The story of Parx Casino begins over 40 years ago, when Keystone Racetrack opened for business in Bensalem in 1974. The racetrack experienced a long period of prosperity, and a decade later the racetrack got a new owner, a new turf course, and a new name: Philadelphia Park.
By 1990, racing’s decline took its toll, and the track was purchased by Greenwood Racing. The new owners added simulcasting and off-track betting locations, but the industry was already at the point of no return. The track’s performance suffered.
Philadelphia Park was given a new lease on life when Pennsylvania authorized casino gambling in 2004.
After securing one of Pennsylvania’s coveted slot licenses in 2006, the racetrack needed another new name. The casino portion of the facility opened in 2009, right around the time the property adopted its current name, which honored the old name: Parx Casino and Racing.
Even though Parx is first and foremost a casino, the track portion of Parx is still operational. The facility hosted 153 racing days in 2016 and 170 in 2017.
Of the state’s 12 casinos, Parx Casino is the top revenue generator.
The property boasts over 3,300 slot machines, 130 table games and an 80-table poker room.
With a 17 percent market share (see chart below), Parx only has one real rival, Sands Bethlehem.
Throughout the process, Parx was a veritable thorn in the side of legislative efforts to legalize online gambling.
In 2015, Parx pushed for in-person online registrations, and the casino is largely believed to be the reason the state went with the exorbitant 54 percent tax rate on online slot machines.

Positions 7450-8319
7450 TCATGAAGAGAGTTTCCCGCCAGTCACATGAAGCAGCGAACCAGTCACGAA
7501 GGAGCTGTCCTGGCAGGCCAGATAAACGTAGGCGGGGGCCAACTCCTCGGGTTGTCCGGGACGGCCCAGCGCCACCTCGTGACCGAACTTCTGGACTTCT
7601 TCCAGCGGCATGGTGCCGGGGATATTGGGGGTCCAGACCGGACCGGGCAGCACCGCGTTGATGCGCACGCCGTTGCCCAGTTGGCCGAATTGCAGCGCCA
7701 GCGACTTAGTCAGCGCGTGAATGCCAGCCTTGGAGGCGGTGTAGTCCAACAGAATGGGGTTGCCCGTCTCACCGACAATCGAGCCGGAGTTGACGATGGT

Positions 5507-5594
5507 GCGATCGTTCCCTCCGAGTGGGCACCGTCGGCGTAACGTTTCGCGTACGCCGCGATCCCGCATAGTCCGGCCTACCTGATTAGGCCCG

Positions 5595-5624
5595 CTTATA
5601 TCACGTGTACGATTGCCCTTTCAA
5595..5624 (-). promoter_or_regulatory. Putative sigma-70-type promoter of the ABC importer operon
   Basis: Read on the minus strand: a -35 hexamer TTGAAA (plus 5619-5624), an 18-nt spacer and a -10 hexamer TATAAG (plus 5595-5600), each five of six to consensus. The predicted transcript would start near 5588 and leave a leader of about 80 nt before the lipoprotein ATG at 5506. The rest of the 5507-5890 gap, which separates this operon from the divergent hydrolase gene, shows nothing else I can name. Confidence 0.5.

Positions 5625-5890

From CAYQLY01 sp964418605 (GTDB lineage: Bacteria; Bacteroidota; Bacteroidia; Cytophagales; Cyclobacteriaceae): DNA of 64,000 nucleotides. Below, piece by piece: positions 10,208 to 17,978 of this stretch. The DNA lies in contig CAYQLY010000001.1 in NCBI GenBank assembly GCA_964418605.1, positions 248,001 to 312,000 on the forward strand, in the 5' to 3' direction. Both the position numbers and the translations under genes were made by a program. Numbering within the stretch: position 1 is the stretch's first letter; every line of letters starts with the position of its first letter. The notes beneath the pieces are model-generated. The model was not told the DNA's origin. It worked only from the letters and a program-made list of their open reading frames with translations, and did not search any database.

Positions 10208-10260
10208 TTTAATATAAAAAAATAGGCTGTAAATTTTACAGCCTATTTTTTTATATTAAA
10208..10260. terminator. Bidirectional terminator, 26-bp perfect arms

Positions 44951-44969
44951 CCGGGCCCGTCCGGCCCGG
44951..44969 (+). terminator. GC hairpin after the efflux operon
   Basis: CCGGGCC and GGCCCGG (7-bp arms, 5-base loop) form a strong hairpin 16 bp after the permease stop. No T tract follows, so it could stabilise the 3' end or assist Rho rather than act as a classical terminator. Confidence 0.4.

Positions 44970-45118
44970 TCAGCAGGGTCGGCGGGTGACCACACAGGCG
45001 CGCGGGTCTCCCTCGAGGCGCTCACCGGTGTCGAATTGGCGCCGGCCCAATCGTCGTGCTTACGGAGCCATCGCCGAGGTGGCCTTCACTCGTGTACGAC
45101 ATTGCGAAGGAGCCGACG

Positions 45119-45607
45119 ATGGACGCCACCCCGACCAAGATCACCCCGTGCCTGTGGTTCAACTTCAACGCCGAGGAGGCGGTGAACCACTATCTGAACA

Still, Parx has been adamant that if Pennsylvania legalizes online gambling, Parx would be involved.
With backgrounds in European gaming, Parx’s top-level executives understand the online sector as well as anyone in the Pennsylvania market, so don’t expect a ham-handed approach, despite the casino’s seemingly apathetic view of online gambling.
With a knowledgeable team in place, one of the best brands in the Pennsylvania market, and the money to market and advertise, Parx will almost certainly be in the upper tier of Pennsylvania’s online poker/casino providers.
Parx launched a GAN-powered social casino in early 2015.
In March 2015, GAN released a statement indicating the multi-year relationship between Parx and GAN extended to real-money online gambling:
“Throughout the multi-year term of the agreement, Parx Casino will rely exclusively on GameAccount Network’s Internet gaming system, deployed on-property in Pennsylvania, for all forms of real money Internet gaming (including poker, for the avoidance of doubt) in the event the State of Pennsylvania enacts legislation to regulate real money Internet gaming.”
Philadelphia Live! is a joint project between the Cordish Company and Parx’ parent company, Greenwood Gaming.
After being tied up in court, the project is back on track, thanks to language in the gaming law that legalized online gambling.
Parx will have a loose relationship with Betfair Casino through its platform provider GAN.
Parx might only have a single rival on the land-based side. But online gambling is going to be more competitive in Pennsylvania.
Not only will Parx have to deal with Sands (if the casino is sold or the current owners decide to scrap their long-held anti-online gambling stance), but the combined might of Rush Street‘s two Pennsylvania casinos, Rivers (10 percent market share) and SugarHouse (nine percent market share) surpasses Parx’s 17 percent.
Parx is also heavily reliant on slot revenue, and the high online slot tax rate levied by the state may disproportionately harm Parx.
Seventy percent of total casino revenue in FY2016/2017 was slot revenue. Contrast that with Sands (56 percent) or SugarHouse (60 percent).
Rush Street also has a head start on online gambling, as SugarHouse launched its NJ online casino last year.
Bottom line: Parx’s land-based success will be an asset online. But it doesn’t guarantee Parx will be the top, or one of the top online gaming operators in Pennsylvania.